The Age of Exploration, or Age of Discovery as it is sometimes called, officially began in the early 15th century and continued into the 17th century.  This was a time when people began exploring the world by crossing the seas in search of trading partners, exotic goods, and new trade routes.  Other explorers set sail in the hope of discovering new continents.  We have all enjoyed the tales of Marco Polo, Vasco da Gama, Christopher Columbus and others.

If you were to Google the question ‘What has been the greatest discovery ever made?’ you will find that most people suggest ‘fire’ and ‘the wheel’.  It could be argued that so many other discoveries are dependent on these two original ones.

Sir James Simpson made a tremendous contribution to medicine.  We are indebted to him particularly for the discovery of Chloroform.  He left university fully qualified at the age of 19, and became a professor in Edinburgh University at the age of 28.  Sir James researched for many years and made a lot of very important medical discoveries.  Towards the end of a very distinguished career, and just before he died at the age of 59, one of his students asked him what his greatest discovery was.  He assumed the great man would answer ‘Chloroform’.  Sir James replied, ‘The greatest discovery I ever made was that I was a sinner and that Jesus Christ is my Saviour!’  This is the greatest discovery that anyone could possible make!  I wonder have you the reader ever made it?

A man called Paul who was divinely inspired to write so much of our New Testament, made this discovery two thousand years ago and became one of the world’s greatest preachers.  He wrote to his friend Timothy describing himself as the chief of sinners (see 1 Timothy 1 v 15).  If you had known this man you would have thought him to be upright, religious, scholarly, and from a good family, yet he appreciated that he was no different from any other human being.  He discovered that there was nothing about him that could bring deliverance from his sin and ultimate judgement.  Thank God, he also learned of a Saviour who could meet his great need.  One day Paul had an encounter with this Saviour, the Lord Jesus Christ, while he was travelling to Damascus.  You can read his story in Acts chapter 9.  He gratefully accepted God’s offer of mercy and took Christ to be his Saviour.  As a result his life was changed, and his destiny too.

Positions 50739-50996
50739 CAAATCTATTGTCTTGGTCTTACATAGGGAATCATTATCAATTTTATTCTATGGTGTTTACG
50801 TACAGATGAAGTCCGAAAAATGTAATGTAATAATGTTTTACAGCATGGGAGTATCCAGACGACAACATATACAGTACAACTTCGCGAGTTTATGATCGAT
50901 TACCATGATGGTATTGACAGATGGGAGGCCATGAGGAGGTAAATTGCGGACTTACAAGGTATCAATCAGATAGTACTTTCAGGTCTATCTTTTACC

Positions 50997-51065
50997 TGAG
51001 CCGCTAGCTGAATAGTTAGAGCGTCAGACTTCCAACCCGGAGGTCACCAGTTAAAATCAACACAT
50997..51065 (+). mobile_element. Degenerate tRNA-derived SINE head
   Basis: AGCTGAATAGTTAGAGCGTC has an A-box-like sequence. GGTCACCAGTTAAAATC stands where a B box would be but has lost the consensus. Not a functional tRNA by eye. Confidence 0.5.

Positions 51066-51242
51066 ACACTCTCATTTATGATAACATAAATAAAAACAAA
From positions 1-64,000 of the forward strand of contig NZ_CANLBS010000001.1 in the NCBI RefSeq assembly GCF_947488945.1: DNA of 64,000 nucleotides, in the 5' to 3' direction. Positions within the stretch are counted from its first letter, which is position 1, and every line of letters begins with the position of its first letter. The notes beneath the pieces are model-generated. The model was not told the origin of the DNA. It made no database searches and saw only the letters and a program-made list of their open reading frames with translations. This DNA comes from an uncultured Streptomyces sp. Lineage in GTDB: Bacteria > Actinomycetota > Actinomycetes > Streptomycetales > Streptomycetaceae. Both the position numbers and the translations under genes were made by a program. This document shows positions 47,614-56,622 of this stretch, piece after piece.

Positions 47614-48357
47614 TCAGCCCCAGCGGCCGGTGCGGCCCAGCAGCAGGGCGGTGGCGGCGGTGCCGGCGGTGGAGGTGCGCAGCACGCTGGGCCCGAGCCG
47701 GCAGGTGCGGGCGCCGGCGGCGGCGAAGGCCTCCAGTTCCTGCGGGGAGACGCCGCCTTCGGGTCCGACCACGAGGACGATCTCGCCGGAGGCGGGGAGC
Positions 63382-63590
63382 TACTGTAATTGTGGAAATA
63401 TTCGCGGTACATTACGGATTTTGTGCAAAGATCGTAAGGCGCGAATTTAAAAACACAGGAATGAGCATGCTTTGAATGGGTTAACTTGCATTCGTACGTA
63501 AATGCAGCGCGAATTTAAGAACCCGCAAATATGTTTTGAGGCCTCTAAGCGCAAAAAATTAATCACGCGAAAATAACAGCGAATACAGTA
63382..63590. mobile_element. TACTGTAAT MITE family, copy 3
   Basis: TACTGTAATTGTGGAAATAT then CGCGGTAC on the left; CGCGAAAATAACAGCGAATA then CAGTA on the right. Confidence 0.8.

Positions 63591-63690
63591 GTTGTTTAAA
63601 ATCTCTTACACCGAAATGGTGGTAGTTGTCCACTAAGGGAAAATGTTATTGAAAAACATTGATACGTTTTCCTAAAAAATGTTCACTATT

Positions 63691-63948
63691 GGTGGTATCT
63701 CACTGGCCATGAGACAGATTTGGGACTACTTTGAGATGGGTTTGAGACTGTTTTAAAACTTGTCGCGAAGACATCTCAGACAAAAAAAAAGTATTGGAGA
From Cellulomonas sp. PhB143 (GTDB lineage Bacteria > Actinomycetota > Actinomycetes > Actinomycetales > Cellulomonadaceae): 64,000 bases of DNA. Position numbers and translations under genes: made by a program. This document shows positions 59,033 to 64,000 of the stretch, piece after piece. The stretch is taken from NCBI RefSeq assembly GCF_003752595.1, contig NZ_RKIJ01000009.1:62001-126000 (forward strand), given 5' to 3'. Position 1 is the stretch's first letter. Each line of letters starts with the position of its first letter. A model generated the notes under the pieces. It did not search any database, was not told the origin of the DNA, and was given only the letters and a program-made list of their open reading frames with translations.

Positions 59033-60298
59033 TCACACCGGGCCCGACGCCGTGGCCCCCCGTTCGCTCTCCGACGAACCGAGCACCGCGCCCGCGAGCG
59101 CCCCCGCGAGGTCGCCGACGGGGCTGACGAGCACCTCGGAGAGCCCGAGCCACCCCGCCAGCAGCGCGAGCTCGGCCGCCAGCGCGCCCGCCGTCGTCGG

Paul declared in one of his other letters that there is no difference between one human being and another, for everyone has sinned and falls short of God’s standard (see Romans 3 v 22-23).  No doubt this is a difficult thing for most people to appreciate.  We are all very conscious of our own good points but, no matter how hard we try, we fail so much of the time.

One day, after many years of preaching the Gospel, this man was taken out to be executed.  Like so many since then, he would become a martyr for his faith.  Despite this, he expresses wonderful confidence when he talks of his readiness for the last great journey from this world to the next (see 2 Timothy 4 v 6-8).  Paul, once ‘the chief of sinners’, now saved by God’s grace and cleared of every charge of guilt before God, was confident that he was going home to Heaven.

Undoubtedly, we need fire and we need the wheel, but the greatest discovery you could make just now is that you, like the writer and everyone else, are a sinner in need of a Saviour; that our very best comes short of God’s standard, but that ‘Christ Jesus came into the world to save sinners.’  Just to grasp and accept by faith the great truth that He died for you personally means salvation (see Ephesians 2 v 8).  But if you neglect Christ as the way of salvation, the Bible is very clear that there is no hope and nothing ahead but God’s judgement forever (see Hebrews 2 v 3).

It doesn’t have to be so.  May this day be your day of discovery.  May you trust Christ and be saved (see 2 Corinthians 6 v 2).

Ivan Gordon